Katarina Burin (born 1975 in Bratislava, Slovakia) finished her studies at the Yale University in 2002. The artist works in various media and is mainly interested in the subject of the ubiquity and history of architecture and design. She focuses on how images and documents represent the past, but at the same time define today’s world. Her works have been exhibited worldwide, i.e. at White Columns in New York, at the the Museumsquartier in Vienna and the Thurn & Taxis Palais in Bregenz. In 2009 Katarina Burin received the McDowell Residency scholarship (New Hampshire, USA).
Dark, mysterious and threatening are terms that best describe the paintings by Damien Cadio (born 1975 in Mont Saint Aignan, France). Many of his subjects appear to be almost banal, but because of his own aesthetic signature his works give the impression of a latent menace, not unlike the imagery of a David Lynch movie The depiction of the threat is rarely explicit, but it is the coherent thread that unites his entire oeuvre. In the spirit of the 21st century Cadio finds his motifs via Google and Co.. Therefore it is quite possible that some of his paintings awake a certain degree of familiarity. Nevertheless, the artist manages to turn his collected internet findings into uncanny, mysterious icons. Through the movie inspired technique of dramatization, the known and locatable motif is either renounced or strengthened in its meaning.
The works of Andreas Chwatal (born 1982 in Regensburg) appear to be something like props, antiques or insights into apartments and bureaus, removed from their original context. In those works graphical and sculptural means are interfused to one installation, trying to showcase the whole of a story in one snippet. As in most of Chwatal’s works, the artist integrates also a textual level: poetic texts, which Chwatal regards as images as well, underlining the fictional character and just seemingly contributing to the decipherment of the presented works. A story is evoked and not unlike a crime story, it pulls the viewer into a vortex. Apparently conflicting elements and memorized images crystallize into a mysterious overall picture.
Nana Dix (geb.1962 in München) studied Industrial Design at the Fachhochschule (1984 – 85) as well as Art History at the Ludwig-Maximilians-University in Munich (1985 – 89). Her last exhibition “Color Me Beautiful” marks a turning point for Nana Dix from collage back to painting, an organic artistic development. After years of abstinence from the medium of painting she returns and showcases a developed stage. Whereas the former collages reflected the overflow of images and the unrest of our times, the monochromatic color fields of the current exhibition indicate a ruminant withdrawal, which can be regarded as an allusion towards the abstract paintings of Mark Rothko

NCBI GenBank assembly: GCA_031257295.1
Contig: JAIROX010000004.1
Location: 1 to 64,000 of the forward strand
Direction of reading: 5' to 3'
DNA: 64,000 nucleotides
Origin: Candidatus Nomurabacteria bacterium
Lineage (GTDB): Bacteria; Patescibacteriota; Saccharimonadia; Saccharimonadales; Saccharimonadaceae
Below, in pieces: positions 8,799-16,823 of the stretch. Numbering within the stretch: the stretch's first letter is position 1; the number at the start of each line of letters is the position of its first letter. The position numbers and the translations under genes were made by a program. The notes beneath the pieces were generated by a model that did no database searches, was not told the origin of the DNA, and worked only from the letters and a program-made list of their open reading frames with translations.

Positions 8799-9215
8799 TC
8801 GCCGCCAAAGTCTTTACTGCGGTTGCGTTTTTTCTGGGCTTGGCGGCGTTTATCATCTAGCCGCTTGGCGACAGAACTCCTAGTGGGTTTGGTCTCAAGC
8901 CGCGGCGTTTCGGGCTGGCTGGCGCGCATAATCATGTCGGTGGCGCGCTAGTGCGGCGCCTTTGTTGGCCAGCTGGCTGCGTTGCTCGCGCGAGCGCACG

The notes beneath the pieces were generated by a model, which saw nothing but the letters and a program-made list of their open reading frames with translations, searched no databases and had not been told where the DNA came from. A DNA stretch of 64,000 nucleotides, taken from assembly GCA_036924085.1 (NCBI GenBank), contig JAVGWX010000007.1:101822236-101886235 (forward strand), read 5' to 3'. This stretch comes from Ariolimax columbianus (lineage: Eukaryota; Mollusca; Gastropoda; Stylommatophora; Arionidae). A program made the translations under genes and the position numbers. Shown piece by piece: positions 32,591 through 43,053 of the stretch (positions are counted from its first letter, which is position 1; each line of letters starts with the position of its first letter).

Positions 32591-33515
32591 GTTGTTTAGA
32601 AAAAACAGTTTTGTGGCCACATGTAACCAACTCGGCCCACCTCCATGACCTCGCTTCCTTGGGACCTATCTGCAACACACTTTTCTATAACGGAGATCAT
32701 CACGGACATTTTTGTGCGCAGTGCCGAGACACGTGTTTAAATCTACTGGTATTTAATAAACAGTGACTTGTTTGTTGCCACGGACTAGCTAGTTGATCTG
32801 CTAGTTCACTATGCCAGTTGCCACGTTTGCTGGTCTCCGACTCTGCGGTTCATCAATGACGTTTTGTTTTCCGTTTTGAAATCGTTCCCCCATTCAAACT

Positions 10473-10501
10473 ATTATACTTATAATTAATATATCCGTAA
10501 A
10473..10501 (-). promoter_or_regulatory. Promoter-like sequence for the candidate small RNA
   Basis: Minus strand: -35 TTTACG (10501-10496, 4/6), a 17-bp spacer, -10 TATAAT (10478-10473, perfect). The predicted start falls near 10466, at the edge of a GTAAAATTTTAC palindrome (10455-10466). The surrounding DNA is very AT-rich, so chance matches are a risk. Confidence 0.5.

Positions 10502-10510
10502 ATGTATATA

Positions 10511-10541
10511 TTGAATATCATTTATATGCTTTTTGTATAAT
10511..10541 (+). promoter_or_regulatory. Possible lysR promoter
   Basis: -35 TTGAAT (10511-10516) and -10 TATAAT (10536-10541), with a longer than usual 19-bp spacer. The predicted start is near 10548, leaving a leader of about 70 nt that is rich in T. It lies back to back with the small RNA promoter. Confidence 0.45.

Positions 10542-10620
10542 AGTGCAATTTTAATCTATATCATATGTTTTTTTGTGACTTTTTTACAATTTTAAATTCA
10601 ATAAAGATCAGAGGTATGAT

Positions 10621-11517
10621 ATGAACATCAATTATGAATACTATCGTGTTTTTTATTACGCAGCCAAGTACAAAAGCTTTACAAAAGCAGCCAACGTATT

In his minimalistic art, New York- and Berlin-based artist Jeff Grant (born 1975, New York State, USA) deals with the subject of identity and expectations. In his head studies, dimly contours evoking the idea of human heads are adorned with colourful points and swirling circles that become abstract eyes and mouths (i.e. “Head with dot holes 1”). Jeff Grant describes his own work as “a study in the co-existence of determined facts and shifting, ambiguous definitions.” It seems like that those head-like shapes deliver the “determined facts,” whereas the seemingly “shifting” points and circles constitute the claimed “ambiguity,” the uncertainty of human identity. Jeff Grant graduated from the Goldsmiths College in London in 2000. In 2011 he amazed the public with a great exhibition in South Korea.
A particular affinity to architectonic situations and forms of suburbia is characteristic for the work of Swiss artist Daniel Robert Hunziker (born 1965 in Walenstadt, Switzerland). Hunziker blends a particular feeling for space and his impressions of structures into mysterious objects, which can be located somewhere between a model and an installation. The artist finds concrete points of departure for his individual works in constructions he happens to come across in his everyday environment and which he observes first and foremost from the perspective of a sculptor. Hunziker lives and works in Zurich. In 2011 the artist inspired the public with the Gallery von Bartha at Art Basel Unlimited.
The imagery of Leonhard Hurzlmeier (born 1983 in Starnberg, Germany) is one of geometry. Clean lines, triangles, rectangles and trapeze converge and coincide, creating works of playful ornamentation, contrasting the more algid abstraction of someone like Mark Rothko. By approaching the paintings of Hurzlmeier, the viewer realizes, that the supposedly even canvases feature a very detailed structure. The artist accentuates the ‘scars’ of the entire painting process and thereby creating an interesting contrast between the calculated motive and the organic feeling of the paintings. Hurzlmeier paints on already used canvases, whose surfaces he completely repaints, however, he allows the ‘old’ texture to shine through and by doing so, his works become immanent documents of time.